Thursday, July 12, 2012
WATERCOLOR WORKSHOP: Painting a Checkerboard Abstraction
Using a checkerboard grid as the basic design, we'll create an abstract, but organized field of painted squares. . .
We will use the cracks of a stone wall as a jumping-off point for this design . . .
For this project, you will need the following: watercolor paper and brushes, masking fluid, a quill pen or toothpicks and Q-tips (for the masking fluid) . . .
and four watercolor pigments (Quinacridone Burnt Orange, French Ultramarine Blue, Quinacridone Gold, and Permanent Alizarin Crimson). . .
Begin by drawing a grid on your watercolor paper, with a pencil and a ruler, resulting in 7 squares across and 10 squares down. . .
Now, either sit in front of a stone wall, or refer to the photograph above, and draw the cracks in the wall, with your pencil. No shading -- just draw the contour of the cracks you see. Ignore the grid -- just draw the cracks until you've covered your paper. . .
Now, prepare your masking fluid. In a small plastic container, pour in a little of the masking fluid. Add water to the masking fluid and mix it up with a toothpick. By watering it down, it makes the masking go on easier with a quill pen. I like to use a quill pen, because you can peel off the masking from the metal nib after it dries.
Draw the masking fluid on the cracks -- in EVERY OTHER SQUARE. . .
Allow the masking fluid to totally dry before proceeding.
Now, prep your paints on your palette -- the French Ultramarine, Alizarin Crimson, Burnt Orange, and Quin Gold.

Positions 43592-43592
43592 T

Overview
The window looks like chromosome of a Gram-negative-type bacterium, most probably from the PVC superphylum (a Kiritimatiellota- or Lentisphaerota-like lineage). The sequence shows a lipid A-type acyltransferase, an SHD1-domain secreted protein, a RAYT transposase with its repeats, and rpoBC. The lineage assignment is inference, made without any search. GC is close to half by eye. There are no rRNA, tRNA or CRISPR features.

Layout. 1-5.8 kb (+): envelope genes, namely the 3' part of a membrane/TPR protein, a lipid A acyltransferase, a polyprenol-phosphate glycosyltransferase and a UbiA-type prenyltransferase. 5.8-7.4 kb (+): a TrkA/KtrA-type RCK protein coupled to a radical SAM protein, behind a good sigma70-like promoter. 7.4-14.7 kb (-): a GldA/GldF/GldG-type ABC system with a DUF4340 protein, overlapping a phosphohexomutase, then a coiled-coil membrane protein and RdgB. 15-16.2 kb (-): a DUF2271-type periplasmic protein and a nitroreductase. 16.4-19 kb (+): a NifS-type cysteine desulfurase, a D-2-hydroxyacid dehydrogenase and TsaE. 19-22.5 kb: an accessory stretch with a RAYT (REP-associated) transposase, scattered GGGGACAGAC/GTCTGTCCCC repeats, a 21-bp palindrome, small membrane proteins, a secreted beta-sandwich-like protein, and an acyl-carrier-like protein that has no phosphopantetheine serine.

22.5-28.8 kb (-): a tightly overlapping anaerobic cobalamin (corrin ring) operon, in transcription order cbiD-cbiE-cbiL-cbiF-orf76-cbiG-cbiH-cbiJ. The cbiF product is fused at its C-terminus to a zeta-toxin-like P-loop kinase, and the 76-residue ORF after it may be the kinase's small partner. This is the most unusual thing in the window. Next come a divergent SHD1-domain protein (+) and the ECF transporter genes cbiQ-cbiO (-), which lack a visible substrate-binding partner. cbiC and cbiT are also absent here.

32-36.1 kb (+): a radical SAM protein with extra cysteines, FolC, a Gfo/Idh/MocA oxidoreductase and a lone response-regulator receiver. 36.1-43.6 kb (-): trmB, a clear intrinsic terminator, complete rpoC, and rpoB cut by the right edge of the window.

Wet the entire painting with clear water, and drop in these four colors, in a random way, and let them mingle on their own. . .
While this is still damp, spatter these same colors onto your painting (just dip your brush in the pigment and then tap your brush over the wet paint -- your brush should not touch the painting) . . .
Now, let your painting dry, on a flat surface.
You will be doing some more masking, so be sure that your painting is completely dry.
Mix up some more masking fluid and water in your small plastic container.
This time, apply the masking fluid to those squares that you skipped last time. But, in those squares, instead of masking the cracks, you will MASK THE AREAS AROUND THE CRACKS . . . in EVERY OTHER SQUARE. . .
When you have larger areas to cover with the masking, outline the shape with the quill pen, dipped in masking, and fill it in with a Q-tip dipped in masking.
So, each square is the opposite of the square next to it . . .
Let this dry completely. Meanwhile, mix up a few puddles of darks: French Ultramarine + Burnt Orange; Burnt Orange + Alizarin Crimson; and, Alizarin Crimson + French Ultramarine . . .
Now, WITHOUT wetting your paper first, start painting these darks on a diagonal, one at a time -- working your way down the paper. When you switch colors, rinse out your brush quickly, pick up the next color, and start painting where you left off . . .
While this is still wet, spatter some individual colors onto it -- Fr. Ultramarine, Aliz. Crimson, and Bt. Orange. Now, let this dry completely.
Now, it's time to remove all the masking from your painting. To do this, you can use a rubber cement pick-up eraser -- just rub it off gently. If you don't have one of these erasers, you can use your thumb or a kneaded eraser.
When you've picked up/ rubbed off all of the masking, rub your hand over the surface of the painting to make sure that you've gotten it all off.
You are almost, but not quite, finished.
Mix up a pale wash of Quinacridone Gold -- lots of water with a little pigment. Now, paint this wash over the outer squares only -- all the way around. This is called "glazing" -- where you paint a pale wash over layers of dry paint.
OK -- NOW you're done! Just sign, mat, and frame it -- it would look awesome with a big, wide white mat around it, in a simple black frame.